September 23, 2015

Even Lesser Slayer is Still "Slayer!": Spinning "Repentless"

Let’s just say you listened to this album blind.

You were a fan of metal and thrash or other loud aggressive music.

What would you say about it?  

Maybe that it was a bit derivative, with a couple of good songs.

It’s hard to say, with the name on the cover. I saw them this summer for the Mayhem Fest, and loved the whole experience as they went over their career hilights that the crowd wanthed to hear. They mixed in the lead single here, “Repentless”. It might be the best song on the disc.

But there’s nothing that stands out as comparable to what they were thirty years ago. It’s not horrible. Most of us aren’t who or what we were 30 years ago. We all grow an evolve. There’s just a mythology behind Slayer that means that they have to consistently live up to Reign in Blood or Seasons in the Abyss (fill in your favorite here). The band is different, and they still rock.

I called listening to this blind as derivative, but is derivative of Slayer. The history cannot be denied, in spite of the line-up troubles, and they still rock live. This disc just didn’t find a permanent place in my car’s player, and that disappoints me with how much anticipation I had for the album, Maybe my expectations were too high. Or maybe “Cast the First Stone” sounds too much like “Head Like a Hole”.

The Good, The Bad, and the Smug by Tom Holt

Are you trying to fill the hole that Terry Pratchett left in this universe?

Maybe you were more into Doug Adams. Guess what? He’s gone too.

Vonnegut? Long passed. My tears for him are dry.

You know who we do have? Tom Holt!

He likes to mix a fantasy and science fiction universe with jokes and magical doughnuts.

His books feel familiar in your mouth, light and fluffy with a bit of meat thrown in there - cut my own throat!.

What happens in this one? Well, an extended joke about Rumpelstiltskin and hard money monetary policy for one. Some other stuff too. Read it!

The Fire This Time: Coates's "Between the World and Me"

Reading this was like reading
the Fire Next Time.
It’s the world I live in.
But so unfamiliar.

Wanting to say eloquent,
knowing it is back
handed. Expecting nothing
less from the Author,
needing him so much
to keep writing.

And in a generation,
There won’t be the need
for books
That remind that reader
of Between The World

And Me

Uneven but Entertaining: Scott Meyer's "Off to Be the Wizard"

I’m not a big fan of exposition.

So at first I was super pleased that this book seemed to really just roll through the introductory stuff.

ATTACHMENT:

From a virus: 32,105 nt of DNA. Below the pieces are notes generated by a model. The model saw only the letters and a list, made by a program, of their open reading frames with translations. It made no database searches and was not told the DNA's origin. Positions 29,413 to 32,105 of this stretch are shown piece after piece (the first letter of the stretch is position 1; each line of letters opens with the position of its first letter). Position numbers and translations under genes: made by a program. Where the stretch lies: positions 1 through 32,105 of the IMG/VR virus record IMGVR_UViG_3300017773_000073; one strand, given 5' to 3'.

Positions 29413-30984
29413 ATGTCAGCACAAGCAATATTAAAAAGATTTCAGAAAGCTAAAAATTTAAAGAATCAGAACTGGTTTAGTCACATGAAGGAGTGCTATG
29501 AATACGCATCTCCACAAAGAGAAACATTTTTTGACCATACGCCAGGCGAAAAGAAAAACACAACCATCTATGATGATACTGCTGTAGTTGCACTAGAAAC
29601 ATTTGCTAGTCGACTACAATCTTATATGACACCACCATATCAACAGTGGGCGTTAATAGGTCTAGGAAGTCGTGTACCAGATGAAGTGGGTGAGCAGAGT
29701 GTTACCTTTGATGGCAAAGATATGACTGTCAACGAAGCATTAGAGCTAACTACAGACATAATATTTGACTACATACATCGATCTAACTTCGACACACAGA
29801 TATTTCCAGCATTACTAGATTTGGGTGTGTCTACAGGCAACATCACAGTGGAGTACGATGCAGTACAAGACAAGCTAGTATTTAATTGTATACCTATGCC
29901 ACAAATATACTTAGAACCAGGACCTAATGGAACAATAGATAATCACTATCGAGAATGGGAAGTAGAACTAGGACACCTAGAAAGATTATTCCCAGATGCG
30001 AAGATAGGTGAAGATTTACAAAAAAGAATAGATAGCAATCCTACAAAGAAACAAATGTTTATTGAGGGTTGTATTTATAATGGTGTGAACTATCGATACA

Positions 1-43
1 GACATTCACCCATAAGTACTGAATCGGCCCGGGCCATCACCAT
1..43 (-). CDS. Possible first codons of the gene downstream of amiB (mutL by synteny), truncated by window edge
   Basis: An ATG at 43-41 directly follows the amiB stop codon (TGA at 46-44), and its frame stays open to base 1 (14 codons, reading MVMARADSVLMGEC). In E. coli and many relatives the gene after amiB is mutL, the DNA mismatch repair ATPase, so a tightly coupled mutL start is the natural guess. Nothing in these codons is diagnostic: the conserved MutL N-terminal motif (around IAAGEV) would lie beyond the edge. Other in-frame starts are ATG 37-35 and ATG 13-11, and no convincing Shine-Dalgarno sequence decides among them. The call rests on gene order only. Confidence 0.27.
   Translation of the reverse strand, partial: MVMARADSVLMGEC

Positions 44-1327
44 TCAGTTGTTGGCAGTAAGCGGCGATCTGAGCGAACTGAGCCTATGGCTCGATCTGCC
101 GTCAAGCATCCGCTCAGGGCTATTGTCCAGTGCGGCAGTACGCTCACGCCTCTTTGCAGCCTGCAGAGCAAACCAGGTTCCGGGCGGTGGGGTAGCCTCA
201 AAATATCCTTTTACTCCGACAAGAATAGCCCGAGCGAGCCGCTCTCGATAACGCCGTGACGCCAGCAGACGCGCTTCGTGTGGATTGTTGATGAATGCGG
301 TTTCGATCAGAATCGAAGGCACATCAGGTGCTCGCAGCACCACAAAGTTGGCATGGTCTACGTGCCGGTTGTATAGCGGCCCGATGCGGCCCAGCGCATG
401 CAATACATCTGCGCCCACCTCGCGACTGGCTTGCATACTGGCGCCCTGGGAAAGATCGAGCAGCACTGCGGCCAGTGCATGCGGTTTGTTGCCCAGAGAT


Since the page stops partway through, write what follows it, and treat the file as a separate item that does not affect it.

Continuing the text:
We learn that the world is a computer program, and it can be manipulated. We also learn that the main character can get himself in trouble very easily. So he then has to make a quick choice to escape to medieval england.

His plan is to be a wizard. He goes and fnds that there are other people who have made the discovery. And then the bulk of the book is the main character going through the learning process. It turns out that the exposition is the thing. There’s some plot, a bit of conflict, but it seems grafted on. I wrote myself a note at page 270 (of 373) that there was only a hint at the conflict that might be going on. Maybe I missed some sign-posts, but this is much more character driven than the cover would suggest.

But the thing is that it is still pretty good. Maybe Meyer isn’t one for a lot of plot, it is more like one of those movies put together by the SNL alums in the 90s where the plot is secondary and it’s mostly just stitched-together sketches. I wasn’t expecting that, so I was a little let down. I’ll probably seek out the rest of the series in the future. At least now I know what to expect.

September 12, 2015

Show, Memory: The Fold by Peter Clines

The basic premise is that the main character is one of the smartest guys ever, and he has a photographic memory that he can easily access.

The main guy has a friend who works for DARPA, and the friend has been trying for years to get the main guy to help him on some projects. The main guy says no because because he’s happy being a single high school history in the northeast. Clines tries to explain this in that the main guy is like Sherlock Holmes’s less ambitious brother, Mycroft. It feels like a hand-wave, but the framing device is used through the book, it is in fact why the main guy is called “Mike” in the book.

So though he keeps saying “No,” in the book the friend has a project so cool that it cannot be refused. The project is that one of the world’s most famous scientist is working on a teleportation project. Actually the thought is that they are folding reality so that different parts of space time are close and allows someone just to walk through these gates. MIke is signed up to observe and see if these people should continue receiving funds from DARPA.